In the seventeenth and eighteenth centuries, chemistry was concerned especially with questions of light, heat, and mechanics, topics largely picked up from Newton's Optics. Seventeenth- and eighteenth-century investigations into "airs" (such as Joseph Black's discovery of "fixed air," or carbon dioxide, in 1754) paved the way for phlogiston theory, the belief in a subtle substance that constituted the "fiery principle" in all combustible matter. Phlogiston theory slowly gave way over the course of the eighteenth century to the atomic theory that is accepted today.
One of the central figures in the rise of atomic theory was Joseph Priestley, who discovered oxygen and was able to demonstrate the absence of phlogiston in it.
The work of Priestley, important as it was in its own right, is especially valuable for paving the way for Antoine Lavoisier, the founder of modern chemistry. It was up to Lavoisier to make sense of Priestley's discovery of oxygen, which Priestley regarded as "dephlogisticated air." Owing in part to his use of more precise instruments than his predecessors, Lavoisier rejected phlogiston theory in favor of an atomic theory of matter, and recognized combustion not as the liberation of phlogiston but as the rapid combination of the burning substance with the newly discovered oxygen. Lavoisier's Traité élémentaire de chimi (Elements of Chemistry, 1789) is often named as the first modern chemical textbook. He identified twenty-three elements (and was the first to define elements as substances which could not be decomposed into simpler substances), giving them their modern names, but he preserved the symbols of traditional alchemy.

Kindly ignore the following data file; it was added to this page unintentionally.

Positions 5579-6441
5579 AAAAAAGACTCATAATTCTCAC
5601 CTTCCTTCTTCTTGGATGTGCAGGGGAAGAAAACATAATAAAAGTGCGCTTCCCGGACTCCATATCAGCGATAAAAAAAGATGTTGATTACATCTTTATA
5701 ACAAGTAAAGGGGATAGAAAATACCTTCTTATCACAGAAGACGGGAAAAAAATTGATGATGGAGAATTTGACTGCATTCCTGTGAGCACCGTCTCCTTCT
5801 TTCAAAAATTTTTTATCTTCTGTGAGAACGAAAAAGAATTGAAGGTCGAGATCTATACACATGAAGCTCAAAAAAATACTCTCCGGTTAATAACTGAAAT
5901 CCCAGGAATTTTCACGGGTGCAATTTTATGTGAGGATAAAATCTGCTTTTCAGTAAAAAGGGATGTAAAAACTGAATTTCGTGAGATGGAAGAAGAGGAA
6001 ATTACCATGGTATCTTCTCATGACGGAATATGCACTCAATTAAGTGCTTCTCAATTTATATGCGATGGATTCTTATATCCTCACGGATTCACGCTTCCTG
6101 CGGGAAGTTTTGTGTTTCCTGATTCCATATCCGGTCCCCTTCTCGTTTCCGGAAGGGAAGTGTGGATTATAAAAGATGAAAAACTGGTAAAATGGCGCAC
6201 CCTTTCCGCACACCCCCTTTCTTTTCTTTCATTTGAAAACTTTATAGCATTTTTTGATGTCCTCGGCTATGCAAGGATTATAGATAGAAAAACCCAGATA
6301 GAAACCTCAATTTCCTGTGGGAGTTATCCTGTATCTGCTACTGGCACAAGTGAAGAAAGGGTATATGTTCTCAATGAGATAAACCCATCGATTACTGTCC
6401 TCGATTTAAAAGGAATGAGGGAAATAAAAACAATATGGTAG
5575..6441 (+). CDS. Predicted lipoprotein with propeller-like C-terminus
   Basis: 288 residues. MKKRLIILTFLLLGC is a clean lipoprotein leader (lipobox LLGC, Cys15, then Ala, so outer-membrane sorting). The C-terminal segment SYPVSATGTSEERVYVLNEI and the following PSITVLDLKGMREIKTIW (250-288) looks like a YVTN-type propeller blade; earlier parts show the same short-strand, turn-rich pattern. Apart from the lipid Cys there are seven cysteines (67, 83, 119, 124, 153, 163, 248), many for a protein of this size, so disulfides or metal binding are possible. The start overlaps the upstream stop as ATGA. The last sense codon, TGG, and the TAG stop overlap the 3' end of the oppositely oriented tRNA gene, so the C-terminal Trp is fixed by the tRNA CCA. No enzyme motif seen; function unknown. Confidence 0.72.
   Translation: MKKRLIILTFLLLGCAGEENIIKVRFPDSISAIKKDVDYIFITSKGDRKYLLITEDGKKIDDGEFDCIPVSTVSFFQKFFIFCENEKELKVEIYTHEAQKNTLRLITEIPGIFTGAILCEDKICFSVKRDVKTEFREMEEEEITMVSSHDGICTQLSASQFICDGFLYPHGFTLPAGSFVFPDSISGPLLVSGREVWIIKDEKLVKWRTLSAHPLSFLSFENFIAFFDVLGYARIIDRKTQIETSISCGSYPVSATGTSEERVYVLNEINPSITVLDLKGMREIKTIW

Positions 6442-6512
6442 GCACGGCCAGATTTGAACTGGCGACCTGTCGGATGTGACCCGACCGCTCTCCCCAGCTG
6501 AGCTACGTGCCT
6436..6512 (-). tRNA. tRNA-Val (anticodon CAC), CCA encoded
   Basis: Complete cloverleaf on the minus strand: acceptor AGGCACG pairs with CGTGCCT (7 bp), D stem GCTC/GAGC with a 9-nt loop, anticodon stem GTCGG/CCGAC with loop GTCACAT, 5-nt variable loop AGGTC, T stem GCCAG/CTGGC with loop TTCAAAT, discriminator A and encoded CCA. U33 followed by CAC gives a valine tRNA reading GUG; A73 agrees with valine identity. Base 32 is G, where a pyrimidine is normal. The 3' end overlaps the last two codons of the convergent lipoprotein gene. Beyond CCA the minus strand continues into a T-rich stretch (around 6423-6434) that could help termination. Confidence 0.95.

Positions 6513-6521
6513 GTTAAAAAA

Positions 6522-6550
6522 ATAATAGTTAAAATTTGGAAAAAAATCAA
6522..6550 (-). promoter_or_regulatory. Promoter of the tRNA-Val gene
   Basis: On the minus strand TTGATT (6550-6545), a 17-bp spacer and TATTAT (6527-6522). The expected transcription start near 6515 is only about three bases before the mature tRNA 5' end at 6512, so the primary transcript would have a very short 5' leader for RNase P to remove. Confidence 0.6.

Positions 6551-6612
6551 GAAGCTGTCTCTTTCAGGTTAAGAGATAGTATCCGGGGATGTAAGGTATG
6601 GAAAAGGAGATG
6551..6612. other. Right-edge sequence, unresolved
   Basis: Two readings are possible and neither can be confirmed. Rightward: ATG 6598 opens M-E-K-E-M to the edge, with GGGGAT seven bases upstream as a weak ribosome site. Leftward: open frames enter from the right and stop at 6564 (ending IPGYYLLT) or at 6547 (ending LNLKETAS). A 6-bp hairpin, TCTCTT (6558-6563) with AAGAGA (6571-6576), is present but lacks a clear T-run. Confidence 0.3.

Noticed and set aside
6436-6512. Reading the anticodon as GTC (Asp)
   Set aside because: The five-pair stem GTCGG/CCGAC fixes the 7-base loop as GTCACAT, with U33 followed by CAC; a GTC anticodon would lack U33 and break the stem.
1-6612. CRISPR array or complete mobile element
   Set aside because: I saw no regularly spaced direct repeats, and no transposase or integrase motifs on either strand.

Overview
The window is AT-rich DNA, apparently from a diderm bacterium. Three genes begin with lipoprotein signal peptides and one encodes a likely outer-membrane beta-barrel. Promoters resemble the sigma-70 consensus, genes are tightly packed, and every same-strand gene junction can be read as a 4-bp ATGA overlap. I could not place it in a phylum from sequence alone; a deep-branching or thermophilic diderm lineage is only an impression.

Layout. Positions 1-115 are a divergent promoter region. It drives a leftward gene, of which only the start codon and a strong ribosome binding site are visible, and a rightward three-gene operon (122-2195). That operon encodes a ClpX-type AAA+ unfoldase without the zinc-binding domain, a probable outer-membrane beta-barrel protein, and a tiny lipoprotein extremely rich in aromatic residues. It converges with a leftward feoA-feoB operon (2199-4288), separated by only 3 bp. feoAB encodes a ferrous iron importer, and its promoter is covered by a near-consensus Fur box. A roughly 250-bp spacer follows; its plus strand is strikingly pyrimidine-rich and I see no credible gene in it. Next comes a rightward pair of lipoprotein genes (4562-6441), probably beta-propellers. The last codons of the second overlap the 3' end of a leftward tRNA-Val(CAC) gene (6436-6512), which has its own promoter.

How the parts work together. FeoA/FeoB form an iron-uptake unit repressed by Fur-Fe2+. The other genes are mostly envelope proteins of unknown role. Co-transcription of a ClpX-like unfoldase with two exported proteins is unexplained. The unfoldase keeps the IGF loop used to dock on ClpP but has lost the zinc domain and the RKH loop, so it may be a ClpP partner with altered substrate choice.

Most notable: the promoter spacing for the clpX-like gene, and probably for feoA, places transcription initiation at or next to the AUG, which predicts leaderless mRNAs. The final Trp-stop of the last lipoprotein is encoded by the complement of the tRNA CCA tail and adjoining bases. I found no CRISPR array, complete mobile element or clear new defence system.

The first two decades of the nineteenth century in England constituted the most important era in the development of modern chemistry, with major implications for the science and technology of the industrial age that followed. The development of electrolysis (the decomposition of compounds into their elements with an electric current) opened the door to the discovery of new elements, and a number of chemists began to offer models of the nature of these elements. One of the leading investigators in this new field was Sir Humphry Davy, the most important chemist of his age, who describes his experiments with voltaic piles in his works. It was Davy who first argued that chemical bonds were essentially electrical in nature.
Another principal figure was John Dalton, who laid the foundation for modern chemical theory by resuscitating the classical atomic theory. Modern chemistry springs ultimately from a source in ancient Greece, when Democritus and Leucippus proposed an atomic theory of matter in the fifth century BCE, and in 1753, Henry Cavendish showed that water was the result of the union of hydrogen and oxygen. But atomic theory was given little scientific credence until Dalton's New System of Chemical Philosophy (1803), building on Lavoisier's findings, revived the theory and established modern quantitative chemistry. Dalton determined some atomic weights by assuming the simplest possible ratios of the numbers of atoms: having determined, for instance, that the ratio of the weights of hydrogen and oxygen, once they had been separated from water, was one to eight, he concluded that oxygen's atomic weight was eight. It was left for the French chemist Joseph-Louis Gay-Lussac to realize that each water molecule consisted of two hydrogen atoms to each oxygen atom, giving oxygen an atomic weight of sixteen.